The Australian government in contrast to the New Zealand government, has intervened in the Australian private health insurance industry, both in regulating its processes and in incentivising greater uptake of insurance (Colombo & Tapay, 2003). The regulations imposed on the industry have largely been in place since 1953 and are beyond the scope of this project (Colombo & Tapay, 2003).
The institutional arrangement of interest is the Private Health Insurance Incentives Scheme, which involved three stages over the period of 1997 – 2000, over which time private health insurance coverage jumped from 30.1% to 46% of the population (Harley et al., 2002). Three stages to the scheme:
- 1997: Tax penalty on high earners who did not have private health insurance, in addition to a 30% subsidy on premiums for people on low incomes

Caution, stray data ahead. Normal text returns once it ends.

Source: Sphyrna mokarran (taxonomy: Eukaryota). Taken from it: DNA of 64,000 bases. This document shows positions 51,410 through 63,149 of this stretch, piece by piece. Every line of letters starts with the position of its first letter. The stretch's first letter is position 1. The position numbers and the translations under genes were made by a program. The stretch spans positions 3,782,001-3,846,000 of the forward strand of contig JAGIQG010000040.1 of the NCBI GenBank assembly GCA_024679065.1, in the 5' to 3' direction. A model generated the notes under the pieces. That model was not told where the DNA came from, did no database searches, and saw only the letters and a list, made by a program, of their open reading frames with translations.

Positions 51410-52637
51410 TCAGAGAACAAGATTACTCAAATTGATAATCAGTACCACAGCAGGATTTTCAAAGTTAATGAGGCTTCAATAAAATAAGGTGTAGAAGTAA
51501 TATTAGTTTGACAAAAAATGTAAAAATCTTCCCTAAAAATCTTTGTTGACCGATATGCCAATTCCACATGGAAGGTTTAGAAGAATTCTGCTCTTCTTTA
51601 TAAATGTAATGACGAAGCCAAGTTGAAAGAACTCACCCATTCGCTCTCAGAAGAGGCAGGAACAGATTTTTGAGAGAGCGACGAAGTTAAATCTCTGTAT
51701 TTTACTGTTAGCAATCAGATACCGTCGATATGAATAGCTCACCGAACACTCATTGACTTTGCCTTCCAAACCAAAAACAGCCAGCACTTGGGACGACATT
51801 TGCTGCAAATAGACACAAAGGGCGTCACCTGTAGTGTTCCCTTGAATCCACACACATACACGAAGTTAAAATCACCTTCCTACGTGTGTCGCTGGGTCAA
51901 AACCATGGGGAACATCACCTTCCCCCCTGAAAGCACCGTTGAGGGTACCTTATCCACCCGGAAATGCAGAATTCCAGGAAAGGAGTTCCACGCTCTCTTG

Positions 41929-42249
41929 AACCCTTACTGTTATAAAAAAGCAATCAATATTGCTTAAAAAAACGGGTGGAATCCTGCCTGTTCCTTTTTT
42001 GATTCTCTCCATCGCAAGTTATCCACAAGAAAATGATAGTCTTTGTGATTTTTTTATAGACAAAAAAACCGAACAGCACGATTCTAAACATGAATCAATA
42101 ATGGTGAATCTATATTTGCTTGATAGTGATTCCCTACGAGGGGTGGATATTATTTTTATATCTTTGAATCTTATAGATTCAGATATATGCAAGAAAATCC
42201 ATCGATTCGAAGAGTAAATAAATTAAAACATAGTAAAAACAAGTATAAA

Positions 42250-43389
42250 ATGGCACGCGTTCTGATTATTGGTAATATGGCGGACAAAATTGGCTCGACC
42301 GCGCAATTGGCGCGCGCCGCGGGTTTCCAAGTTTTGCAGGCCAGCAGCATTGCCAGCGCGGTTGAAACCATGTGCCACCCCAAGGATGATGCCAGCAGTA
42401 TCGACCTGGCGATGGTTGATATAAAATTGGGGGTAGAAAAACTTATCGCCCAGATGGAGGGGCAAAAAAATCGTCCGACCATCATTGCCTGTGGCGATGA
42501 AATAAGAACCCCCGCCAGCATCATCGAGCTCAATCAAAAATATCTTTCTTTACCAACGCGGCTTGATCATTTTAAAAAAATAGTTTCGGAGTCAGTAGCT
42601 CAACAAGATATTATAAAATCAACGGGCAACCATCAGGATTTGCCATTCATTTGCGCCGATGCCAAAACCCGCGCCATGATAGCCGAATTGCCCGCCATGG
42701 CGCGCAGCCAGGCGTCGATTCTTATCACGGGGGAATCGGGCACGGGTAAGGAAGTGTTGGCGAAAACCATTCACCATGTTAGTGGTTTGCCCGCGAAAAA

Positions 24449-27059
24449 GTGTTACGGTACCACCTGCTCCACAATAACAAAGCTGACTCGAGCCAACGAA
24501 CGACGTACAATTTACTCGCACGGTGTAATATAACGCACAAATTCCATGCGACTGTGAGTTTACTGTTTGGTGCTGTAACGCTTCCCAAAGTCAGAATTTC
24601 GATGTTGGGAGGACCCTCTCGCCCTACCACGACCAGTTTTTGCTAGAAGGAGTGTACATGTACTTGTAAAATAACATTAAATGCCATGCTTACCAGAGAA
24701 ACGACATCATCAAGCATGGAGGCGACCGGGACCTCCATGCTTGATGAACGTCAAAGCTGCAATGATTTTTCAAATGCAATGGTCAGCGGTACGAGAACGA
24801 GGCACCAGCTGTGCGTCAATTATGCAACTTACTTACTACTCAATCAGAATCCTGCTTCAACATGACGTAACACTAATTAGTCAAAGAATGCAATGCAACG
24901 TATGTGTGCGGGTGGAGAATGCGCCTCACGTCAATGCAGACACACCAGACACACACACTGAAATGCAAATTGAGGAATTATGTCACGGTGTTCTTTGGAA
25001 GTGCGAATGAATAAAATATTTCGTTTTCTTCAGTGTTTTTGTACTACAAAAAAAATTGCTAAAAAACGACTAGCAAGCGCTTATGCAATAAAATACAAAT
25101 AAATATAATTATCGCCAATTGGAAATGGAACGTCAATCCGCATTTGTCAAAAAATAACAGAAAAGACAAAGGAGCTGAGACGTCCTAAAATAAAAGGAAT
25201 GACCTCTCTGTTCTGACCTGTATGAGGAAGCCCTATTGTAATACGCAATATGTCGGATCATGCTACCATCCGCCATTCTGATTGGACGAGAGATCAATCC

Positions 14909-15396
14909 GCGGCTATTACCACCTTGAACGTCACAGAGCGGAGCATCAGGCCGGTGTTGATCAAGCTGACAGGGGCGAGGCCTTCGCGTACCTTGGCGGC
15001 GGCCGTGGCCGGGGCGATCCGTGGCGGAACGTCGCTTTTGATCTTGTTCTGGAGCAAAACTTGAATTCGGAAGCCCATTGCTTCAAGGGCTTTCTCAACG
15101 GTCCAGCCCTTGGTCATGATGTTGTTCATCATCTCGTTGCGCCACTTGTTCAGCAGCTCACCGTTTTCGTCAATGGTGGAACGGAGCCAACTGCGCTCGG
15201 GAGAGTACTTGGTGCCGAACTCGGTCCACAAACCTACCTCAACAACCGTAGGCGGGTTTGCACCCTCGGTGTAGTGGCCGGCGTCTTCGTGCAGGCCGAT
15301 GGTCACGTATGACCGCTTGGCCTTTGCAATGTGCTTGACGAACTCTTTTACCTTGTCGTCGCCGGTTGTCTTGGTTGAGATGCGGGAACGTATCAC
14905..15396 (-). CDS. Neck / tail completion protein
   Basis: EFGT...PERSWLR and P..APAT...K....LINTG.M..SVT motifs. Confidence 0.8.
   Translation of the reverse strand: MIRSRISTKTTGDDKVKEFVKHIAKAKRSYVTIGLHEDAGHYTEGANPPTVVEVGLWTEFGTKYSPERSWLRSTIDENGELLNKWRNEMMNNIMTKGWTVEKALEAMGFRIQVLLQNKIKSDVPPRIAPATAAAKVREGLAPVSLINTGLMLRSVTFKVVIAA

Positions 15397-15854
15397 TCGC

- 1998: 30% subsidy was made universal (no longer means-tested)
- 2000: This change related to a pre-existing regulation, and was beyond the scope of this project.
The results of in-depth case study on the first two measures are presented in the below table:
|Tax penalty for high earners without insurance||
|Universal 30% rebate on premiums||
Colombo, F. & Tapay, N. (2003). Private health insurance in Australia: A case study. OECD health working papers no. 8. Retrieved from http://www.oecd.org/dataoecd/5/54/22364106.pdf
Harley, J., Vaithianathan, R., Crossley, T. F., Cobb-Clark, D. (2002). Parallel Private Health Insurance in Australia: A Cautionary Tale and Lessons for Canada. Retrieved from ftp://repec.iza.org/RePEc/Discussionpaper/dp515.pdf